Hi Folks! I am now writing you from the very last stop on my trip. I just got to Budapest, Hungary yesterday, and wow is it beautiful. Since my last post I have been in two other amazing cities, first Munich and then Prague. Both cities brought new and exciting adventures on this trip – and both have really taught me the importance of doing things for yourself.
I could just talk to you about all the great history and sites of Munich, or how much I love Prague, but there are more personal matters I will discuss. In my last post I mentioned the importance of building relationships with the group you travel with, and that still rings true. But I am learning that in order to keep those relationships positive, you have to remember to do things for yourself. You do not always have to follow the crowd or be with someone else.
Sometimes the greatest travel experiences come in the moments you spend alone.
My favorite day in Munich was our bike tour of the city. Munich had me down the first few days, just because it was cold and rainy. I felt like I was not having a good time. I also have a tendency to let other people’s negative energy become my own and I needed to make myself stay positive. It is easy to complain, but why complain when you have such a wonderful opportunity that not all others have?
Anyway, the bike tour was something I had been looking forward to and, prior to Prague, it was one of the greatest days I’ve had on my trip. I love riding bikes and I felt elated and free even though the sun stopped shining and rain was coming down. I let myself soak up the experience rather than listening to the outside noise and opinions of others. Even though I was with a group during that tour, I felt like I was on my own and I loved that feeling.
Toward the end of Munich, we were about halfway through our trip and travel was starting to bring out the worst in me and I did not want to show that side to everyone. I just thought, “What do I do? How do I get myself out of this mindset?” I was terrified of snapping at my friends. So, I took some time to go out on my own, do a little retail therapy, and what do you know? My mood was completely changed. Basically, what I’m saying is don’t forget how important that alone time is anytime you are travelling. After my alone time, I felt rejuvenated and ready to venture on to Prague.
Prague is my favorite city in the world and I could write millions of posts about it. The beautiful Prague castle, the Charles Bridge, the Lennon wall etc. This was my second visit to this city, and I probably told anyone who would listen how much I loved it. All I could say on our walking tour was “Don’t you love this?” and “How beautiful is this place?” I was probably the happiest I had been in a while. The first few days were amazing, I saw sites I had already seen and discovered new things I had not noticed during my last visit.
Unfortunately by our last day, in my favorite city, I was down. I was moody and upset, annoyed even. Maybe I was homesick, maybe I was ready to come back to San Diego, or maybe all the togetherness was getting to me. Whatever the case I knew I could not spend my last day in Prague in my room, angry with my friends or myself, for no real reason at all. This was one of those moments I needed to have a personal day – a “treat yourself” kind of day, as some may call it.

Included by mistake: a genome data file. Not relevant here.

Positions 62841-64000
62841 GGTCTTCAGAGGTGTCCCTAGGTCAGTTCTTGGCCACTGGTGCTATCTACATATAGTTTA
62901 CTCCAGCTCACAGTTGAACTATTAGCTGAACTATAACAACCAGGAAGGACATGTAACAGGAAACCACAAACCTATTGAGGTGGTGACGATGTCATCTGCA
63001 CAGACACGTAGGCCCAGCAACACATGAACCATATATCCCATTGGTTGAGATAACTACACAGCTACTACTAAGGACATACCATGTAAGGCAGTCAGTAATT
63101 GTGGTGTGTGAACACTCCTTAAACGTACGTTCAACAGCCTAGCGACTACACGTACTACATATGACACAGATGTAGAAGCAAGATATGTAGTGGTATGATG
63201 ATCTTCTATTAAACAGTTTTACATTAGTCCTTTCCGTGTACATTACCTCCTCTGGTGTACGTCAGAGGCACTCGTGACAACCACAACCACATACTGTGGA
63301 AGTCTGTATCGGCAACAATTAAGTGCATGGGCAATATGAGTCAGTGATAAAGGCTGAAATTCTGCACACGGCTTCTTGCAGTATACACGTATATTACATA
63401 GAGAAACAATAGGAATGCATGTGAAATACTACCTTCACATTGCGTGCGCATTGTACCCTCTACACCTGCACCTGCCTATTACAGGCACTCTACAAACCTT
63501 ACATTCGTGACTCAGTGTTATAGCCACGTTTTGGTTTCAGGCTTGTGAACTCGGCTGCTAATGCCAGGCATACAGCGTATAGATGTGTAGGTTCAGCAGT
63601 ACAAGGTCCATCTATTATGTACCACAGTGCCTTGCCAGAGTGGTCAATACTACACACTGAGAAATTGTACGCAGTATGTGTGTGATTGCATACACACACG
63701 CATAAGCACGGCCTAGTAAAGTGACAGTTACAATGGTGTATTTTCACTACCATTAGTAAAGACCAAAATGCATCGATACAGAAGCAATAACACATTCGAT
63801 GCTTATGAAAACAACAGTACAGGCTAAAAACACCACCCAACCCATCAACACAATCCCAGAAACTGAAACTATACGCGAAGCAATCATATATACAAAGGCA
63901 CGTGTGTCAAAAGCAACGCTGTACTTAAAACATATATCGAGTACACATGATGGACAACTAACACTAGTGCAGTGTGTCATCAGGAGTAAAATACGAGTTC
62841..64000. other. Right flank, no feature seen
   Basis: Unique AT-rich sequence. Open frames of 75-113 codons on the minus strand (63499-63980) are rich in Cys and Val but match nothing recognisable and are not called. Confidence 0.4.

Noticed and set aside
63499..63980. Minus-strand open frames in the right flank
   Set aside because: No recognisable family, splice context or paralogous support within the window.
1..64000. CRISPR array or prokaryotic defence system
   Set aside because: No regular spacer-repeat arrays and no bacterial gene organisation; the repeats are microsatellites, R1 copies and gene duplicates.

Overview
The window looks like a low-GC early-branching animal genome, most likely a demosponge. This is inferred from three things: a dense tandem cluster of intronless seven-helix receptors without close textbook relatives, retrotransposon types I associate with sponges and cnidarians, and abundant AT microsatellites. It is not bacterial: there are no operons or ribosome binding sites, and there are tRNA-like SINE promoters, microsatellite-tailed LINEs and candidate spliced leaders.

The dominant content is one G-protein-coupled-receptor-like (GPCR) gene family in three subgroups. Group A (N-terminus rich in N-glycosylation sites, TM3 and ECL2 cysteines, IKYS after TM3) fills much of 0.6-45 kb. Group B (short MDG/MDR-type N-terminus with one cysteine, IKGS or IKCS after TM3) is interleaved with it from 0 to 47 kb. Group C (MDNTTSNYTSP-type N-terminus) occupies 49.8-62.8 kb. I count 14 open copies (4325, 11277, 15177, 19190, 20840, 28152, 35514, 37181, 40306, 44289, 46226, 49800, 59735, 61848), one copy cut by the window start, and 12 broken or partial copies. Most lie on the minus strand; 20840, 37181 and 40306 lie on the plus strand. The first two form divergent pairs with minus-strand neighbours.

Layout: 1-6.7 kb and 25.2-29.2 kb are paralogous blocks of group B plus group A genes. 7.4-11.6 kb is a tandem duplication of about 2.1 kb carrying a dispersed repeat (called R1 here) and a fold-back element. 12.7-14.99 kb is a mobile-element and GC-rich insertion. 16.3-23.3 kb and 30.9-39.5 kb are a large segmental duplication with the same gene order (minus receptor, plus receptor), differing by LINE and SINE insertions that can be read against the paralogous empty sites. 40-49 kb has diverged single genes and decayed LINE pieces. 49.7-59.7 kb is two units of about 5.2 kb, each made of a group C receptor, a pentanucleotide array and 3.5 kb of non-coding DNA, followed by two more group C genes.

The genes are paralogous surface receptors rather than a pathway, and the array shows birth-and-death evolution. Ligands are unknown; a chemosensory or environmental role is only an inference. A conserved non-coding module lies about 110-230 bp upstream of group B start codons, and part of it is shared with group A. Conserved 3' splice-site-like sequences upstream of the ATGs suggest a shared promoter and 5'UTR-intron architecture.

I took a while to get out and about but I ended up in old town square, sitting at one of the cafes, staring across at all the people who were watching the famous astronomical clock. I ordered myself a refreshing drink and enjoyed an entire pizza to myself. It was the best feeling ever. I people watched and spent some quality time with myself. After my solo date, I headed to the Franz Kafka museum – a good friend recommended I visit there; he told me I would love it, and he was right. I couldn’t imagine spending my time at that museum with anyone but just me. That day alone, exploring Prague, has been my favorite day, hands down.
The moral of this story is this: It is OK to be alone. Not only is it OK, but I recommend it for your sanity. Travelling is fun and sharing your experience with others is important, but in order to avoid rough waters with others, you have to make sure you take a minute to step back and rejuvenate yourself. Do not feel like you always have to follow the crowd; don’t say yes if it is something you don’t want to do or somewhere you want to go. Don’t let other people’s opinions about a particular experience become your opinions or influence your experience.
As the end of my trip approaches, this may be the most important thing I have learned – to take moments to do things for you. Do what is going to make you happy. Those may end up being your favorite days.
Chandler Alford is pursuing a master’s degree in communication. This summer she is on a faculty-led program to Barcelona, Grindelwald, Munich, Prague and Budapest